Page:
Don’t assume you have allergies and just have to suffer through the season. See your doctor, find out what exactly you are allergic to, and take steps to limit your suffering. You will be happier and healthier, better able to enjoy the beauty of autumn. Knowing what causes your symptoms is the first step toward preventing and treating them. Also, stop complaining. It could be worse. There are people who are allergic to wine.
1. Ragweed – If you are allergic to ragweed pollen, don’t just sit back and take it. Yes, it has an extremely high allergenic potential and is practically omnipresent, but there are things you can do about it. Check the pollen count each day. On days were it is high, try to stay indoors with the windows closed. Opt out of the walk – when do you ever hear a doctor say that? You will probably have to be outside some. If so, change your clothes when you get home and wash them in hot water. Wash your hair if you have been out for an extended time. Other people can drag the pollen in too. If someone in the family has severe allergies, ask everyone to be mindful. Pets, as well, can carry a ton of pollen into the house. If you have eye symptoms, where sunglasses.
2. Mold is everywhere. The key is to keep it under control. Indoors, maintain your humidity between 30-50% by using dehumidifiers. Bathrooms are great places for mold to grow. Use bathroom cleaners with mold-killing ingredients, like bleach. If carpets or upholstery get very wet, consider removing and replacing. Mold can cause severe coughs and wheezing in people who are allergic. Outside in the fall, avoiding the mold will be hard. It grows on all the wet leaves and on the trees. Look at it as the perfect excuse to hire someone to rake the leaves. If you rake the leaves yourself, wear a mask. Take off your shoes when you come inside.
3. Dust Mites – Dust mites are present all year round. You can limit them in your home with frequent dusting and vacuuming. Use damp cloths that you can wash or throw away. Dry cloths will likely just sent the dust mites into the air. The use of an air purifier can help but cannot replace frequent cleaning. You can purchase bedding designed to repel dust mites. Very importantly, if someone in your home has allergies to dust mites, clean the heating vents before you turn on your furnace. Lots of little mites are sitting in those vents just waiting for a push into your environment.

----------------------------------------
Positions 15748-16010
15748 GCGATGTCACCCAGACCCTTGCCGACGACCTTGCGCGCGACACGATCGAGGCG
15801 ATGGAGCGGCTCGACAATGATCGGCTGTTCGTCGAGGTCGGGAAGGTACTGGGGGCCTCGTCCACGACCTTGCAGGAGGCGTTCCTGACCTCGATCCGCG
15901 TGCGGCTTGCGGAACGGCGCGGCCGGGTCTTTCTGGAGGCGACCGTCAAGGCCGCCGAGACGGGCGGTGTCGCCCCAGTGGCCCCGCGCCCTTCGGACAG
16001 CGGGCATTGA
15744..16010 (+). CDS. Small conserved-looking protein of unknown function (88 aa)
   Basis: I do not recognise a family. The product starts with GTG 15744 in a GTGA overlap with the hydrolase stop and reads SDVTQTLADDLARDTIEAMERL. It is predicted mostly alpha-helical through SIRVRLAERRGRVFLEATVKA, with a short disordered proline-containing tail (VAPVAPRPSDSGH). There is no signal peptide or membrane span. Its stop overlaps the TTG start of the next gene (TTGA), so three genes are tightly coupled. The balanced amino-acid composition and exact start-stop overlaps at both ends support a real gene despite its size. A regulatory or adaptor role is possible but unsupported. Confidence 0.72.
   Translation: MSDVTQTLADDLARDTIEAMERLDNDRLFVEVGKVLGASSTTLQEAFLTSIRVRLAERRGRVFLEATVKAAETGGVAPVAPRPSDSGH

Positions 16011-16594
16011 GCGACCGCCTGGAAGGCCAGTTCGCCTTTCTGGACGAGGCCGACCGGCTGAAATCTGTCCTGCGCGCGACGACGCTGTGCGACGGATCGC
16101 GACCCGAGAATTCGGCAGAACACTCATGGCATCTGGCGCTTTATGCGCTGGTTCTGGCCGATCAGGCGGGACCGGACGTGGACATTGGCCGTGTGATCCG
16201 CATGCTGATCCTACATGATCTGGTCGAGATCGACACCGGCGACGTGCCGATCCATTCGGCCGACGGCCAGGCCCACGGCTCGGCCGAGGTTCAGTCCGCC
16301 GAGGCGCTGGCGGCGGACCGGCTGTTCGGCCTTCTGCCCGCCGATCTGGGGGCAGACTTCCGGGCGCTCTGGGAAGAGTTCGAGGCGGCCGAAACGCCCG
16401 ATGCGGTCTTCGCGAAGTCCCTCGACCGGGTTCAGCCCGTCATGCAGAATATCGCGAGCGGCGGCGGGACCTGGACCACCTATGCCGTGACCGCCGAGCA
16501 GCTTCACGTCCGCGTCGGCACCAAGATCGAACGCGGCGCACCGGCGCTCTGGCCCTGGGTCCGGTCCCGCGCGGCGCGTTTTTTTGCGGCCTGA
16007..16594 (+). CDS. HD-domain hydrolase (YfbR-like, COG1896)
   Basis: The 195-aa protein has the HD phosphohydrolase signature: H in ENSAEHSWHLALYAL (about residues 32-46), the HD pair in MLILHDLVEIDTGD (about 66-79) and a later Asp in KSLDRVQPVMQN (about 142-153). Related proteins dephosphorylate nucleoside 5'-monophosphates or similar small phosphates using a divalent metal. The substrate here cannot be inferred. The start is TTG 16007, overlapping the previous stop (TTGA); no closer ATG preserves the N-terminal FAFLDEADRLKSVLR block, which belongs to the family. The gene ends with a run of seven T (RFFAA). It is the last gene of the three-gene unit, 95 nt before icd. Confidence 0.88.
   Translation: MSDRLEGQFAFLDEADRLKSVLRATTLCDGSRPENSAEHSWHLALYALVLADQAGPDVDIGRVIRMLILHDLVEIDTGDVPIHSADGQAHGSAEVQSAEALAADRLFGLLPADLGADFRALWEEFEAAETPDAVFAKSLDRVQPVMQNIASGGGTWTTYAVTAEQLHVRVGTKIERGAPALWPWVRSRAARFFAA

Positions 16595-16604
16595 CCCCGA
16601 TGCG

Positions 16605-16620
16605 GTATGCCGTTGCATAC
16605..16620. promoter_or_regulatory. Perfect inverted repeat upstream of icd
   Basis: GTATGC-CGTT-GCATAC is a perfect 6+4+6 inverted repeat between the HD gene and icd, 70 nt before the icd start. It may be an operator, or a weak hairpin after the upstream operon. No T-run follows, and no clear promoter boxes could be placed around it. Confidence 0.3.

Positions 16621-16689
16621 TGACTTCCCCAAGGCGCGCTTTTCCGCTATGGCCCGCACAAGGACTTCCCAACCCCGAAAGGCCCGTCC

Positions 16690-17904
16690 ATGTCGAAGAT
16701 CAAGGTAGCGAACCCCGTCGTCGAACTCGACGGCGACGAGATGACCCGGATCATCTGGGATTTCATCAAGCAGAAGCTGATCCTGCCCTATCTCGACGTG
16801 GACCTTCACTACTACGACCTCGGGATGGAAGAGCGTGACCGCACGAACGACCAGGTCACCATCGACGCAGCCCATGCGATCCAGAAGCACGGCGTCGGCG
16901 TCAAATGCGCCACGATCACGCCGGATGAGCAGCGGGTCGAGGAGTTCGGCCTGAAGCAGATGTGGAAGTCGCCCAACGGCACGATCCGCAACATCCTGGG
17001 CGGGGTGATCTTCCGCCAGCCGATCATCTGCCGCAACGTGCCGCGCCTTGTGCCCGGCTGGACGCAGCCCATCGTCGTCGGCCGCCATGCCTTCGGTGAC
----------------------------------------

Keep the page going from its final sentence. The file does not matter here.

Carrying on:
4. Types of treatment – There are many ways to attack allergies. You can attack the symptoms with decongestants or limit your immune response with antihistamines. Over-the-counter, you can purchase both types of meds, or combinations of these. Eye drops and nasal sprays are great ways to control symptoms without the systemic side effect. Often, patients have to try different medicines before they find the one that works. Don’t get frustrated, work through it with your doctor. You will be glad you did. There is a product called allergen blocker. It is a gel you put near your nose, designed to stop little allergens before they get in. In theory, it sounds great and I have had patients who find it useful – especially with their children. Since it is not a medicine, it is not regulated by the FDA. It has not been proven effective and the jury is still out. For a few dollars, it may be worth a shot.
5. Start now – Be proactive. If you know you have allergies, consider starting treatment now, before symptoms start. As with pain, it is easier to treat before symptoms are full blown.
That’s all for this week. I am going to go out an buy an American Flag – ashamed to say I don’t already have one. I wish everyone a thoughtful weekend, filled with reflection and gratitude. I can’t believe it has been ten years.